Regular EconLog reader Kevin Corcoran sent me the following, which I, with his permission, edited slightly.

I’ve been catching up on EconLog and I noticed your post on why sanctions rarely work. It reminded me of something from my time in the Marines: a different application of a similar idea. It helped lead me to my belief that collective punishment more generally rarely works.

You’ll probably be unsurprised to hear that the Marine Corps is big on collective punishment. If Lance Corporal Smith gets busted for underage drinking, it’s very common for the Gunnery Sergeant to punish everyone in Smith’s entire squad or platoon. The theory behind it is that if we all got punished for Smith, then we’ll all resent Smith for it and will keep him under close surveillance to make sure he doesn’t drink underage anymore, because we’d come to understand how Smith’s actions actually affect all of us. [DRH note: This reminds me of the motivation for Code Red in A Few Good Men.]

Of course, it never happened like that. Nobody ever resented Smith on account of the Gunny cracking down on everyone; they all just resented the Gunny and, if anything, would tend to rally around Smith. There are times when Smith’s actions actually, tangibly do affect everyone around him, but we already had incentives in place to apply social pressure to him if he was slacking in those circumstances. What the Gunny was doing was taking a situation that didn’t actually affect anyone (or at least not in a way anyone cared about) and make it start having a negative effect where none existed before. So, of course, the resentment went to the Gunny and not to Smith.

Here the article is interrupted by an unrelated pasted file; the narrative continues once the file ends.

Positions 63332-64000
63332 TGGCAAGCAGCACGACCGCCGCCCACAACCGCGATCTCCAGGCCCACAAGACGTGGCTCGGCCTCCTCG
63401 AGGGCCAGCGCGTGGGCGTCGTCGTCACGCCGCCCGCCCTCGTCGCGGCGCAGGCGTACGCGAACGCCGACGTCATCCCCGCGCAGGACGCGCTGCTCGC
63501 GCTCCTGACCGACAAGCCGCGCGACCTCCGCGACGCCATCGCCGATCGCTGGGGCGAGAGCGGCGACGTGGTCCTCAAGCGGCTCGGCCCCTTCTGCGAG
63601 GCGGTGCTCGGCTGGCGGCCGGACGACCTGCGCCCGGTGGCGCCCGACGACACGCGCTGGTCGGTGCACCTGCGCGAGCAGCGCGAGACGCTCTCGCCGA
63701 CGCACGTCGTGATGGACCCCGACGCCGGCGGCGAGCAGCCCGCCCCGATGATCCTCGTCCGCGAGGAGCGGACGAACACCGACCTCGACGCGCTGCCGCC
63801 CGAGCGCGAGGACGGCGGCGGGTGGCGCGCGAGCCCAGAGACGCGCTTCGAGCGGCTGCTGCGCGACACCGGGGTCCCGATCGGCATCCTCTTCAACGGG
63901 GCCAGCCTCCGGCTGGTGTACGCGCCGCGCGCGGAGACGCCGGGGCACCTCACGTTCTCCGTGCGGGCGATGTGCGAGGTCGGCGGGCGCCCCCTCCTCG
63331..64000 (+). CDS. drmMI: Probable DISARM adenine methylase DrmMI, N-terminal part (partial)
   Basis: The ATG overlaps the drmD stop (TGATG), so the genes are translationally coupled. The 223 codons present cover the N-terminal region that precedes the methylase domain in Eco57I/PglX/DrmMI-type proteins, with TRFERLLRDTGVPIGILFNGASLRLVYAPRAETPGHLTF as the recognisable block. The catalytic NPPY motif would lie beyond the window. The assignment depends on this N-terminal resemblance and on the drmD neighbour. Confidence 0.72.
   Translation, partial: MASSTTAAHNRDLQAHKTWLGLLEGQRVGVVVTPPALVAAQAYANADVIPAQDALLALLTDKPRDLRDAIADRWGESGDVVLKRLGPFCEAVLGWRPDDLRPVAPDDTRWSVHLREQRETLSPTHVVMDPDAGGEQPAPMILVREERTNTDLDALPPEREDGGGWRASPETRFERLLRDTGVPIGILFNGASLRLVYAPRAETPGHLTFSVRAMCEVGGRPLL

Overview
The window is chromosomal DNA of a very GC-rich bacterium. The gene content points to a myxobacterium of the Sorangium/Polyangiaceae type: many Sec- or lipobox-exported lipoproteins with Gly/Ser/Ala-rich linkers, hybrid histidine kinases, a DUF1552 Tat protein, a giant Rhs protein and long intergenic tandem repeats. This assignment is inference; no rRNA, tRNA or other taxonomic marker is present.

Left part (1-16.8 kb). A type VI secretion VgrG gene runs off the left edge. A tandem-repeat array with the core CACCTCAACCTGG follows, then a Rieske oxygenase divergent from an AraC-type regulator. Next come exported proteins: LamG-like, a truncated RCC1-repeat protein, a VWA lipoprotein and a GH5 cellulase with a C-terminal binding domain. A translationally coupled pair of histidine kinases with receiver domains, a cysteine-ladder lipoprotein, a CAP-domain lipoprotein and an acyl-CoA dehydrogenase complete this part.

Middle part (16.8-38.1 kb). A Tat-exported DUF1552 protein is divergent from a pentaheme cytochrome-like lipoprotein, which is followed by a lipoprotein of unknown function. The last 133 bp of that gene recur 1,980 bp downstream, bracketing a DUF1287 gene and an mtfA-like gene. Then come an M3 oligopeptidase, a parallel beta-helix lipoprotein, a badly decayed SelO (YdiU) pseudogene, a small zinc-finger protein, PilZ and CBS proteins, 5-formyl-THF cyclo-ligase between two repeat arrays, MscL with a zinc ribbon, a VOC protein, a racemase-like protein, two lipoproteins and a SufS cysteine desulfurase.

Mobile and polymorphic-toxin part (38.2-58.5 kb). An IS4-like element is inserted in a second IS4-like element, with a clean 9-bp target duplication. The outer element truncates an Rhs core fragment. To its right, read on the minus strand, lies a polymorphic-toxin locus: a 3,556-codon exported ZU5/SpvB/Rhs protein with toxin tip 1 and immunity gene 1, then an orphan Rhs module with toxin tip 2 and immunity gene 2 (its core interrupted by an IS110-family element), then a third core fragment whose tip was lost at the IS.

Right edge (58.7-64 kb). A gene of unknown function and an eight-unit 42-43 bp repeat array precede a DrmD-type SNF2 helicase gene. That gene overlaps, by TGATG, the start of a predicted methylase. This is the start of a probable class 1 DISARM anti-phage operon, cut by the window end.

Worse, it actually created incentives for more people to engage in underage drinking. I tried explaining it to one of my Gunnery Sergeants when I realized it. Start with the idea that some rules are selfishly desirable to break: breaking them confers some benefit to the rule breaker. If you enjoy drinking, then breaking the rule against underage drinking confers a benefit on you: you get to do something you like that you otherwise wouldn’t. On the other side of the scale, if you get caught, you can get in various degrees of trouble and you might be willing to pass up the benefits to avoid that trouble. Now, add to the mix the idea that whether or not you’ll be punished for breaking this rule is no longer a matter of your actually drinking underage or not– you can follow the rules to the letter, but still be treated as if you had violated them. This significantly undermines the incentive to stick to the rules. If there’s a good chance I’ll be punished for drinking whether I drink or not, I might as well have a drink and enjoy the upside. Sure, you might get caught, but someone else might get caught instead of you, so why not at least have the fun you’re being punished for?

As an aside, the Gunnery Sergeant was not at all moved by a Lance Corporal telling him his punishment strategies were all wrong. Maybe this could have served as my “I should have known I’d be an economist” moment.

Well said.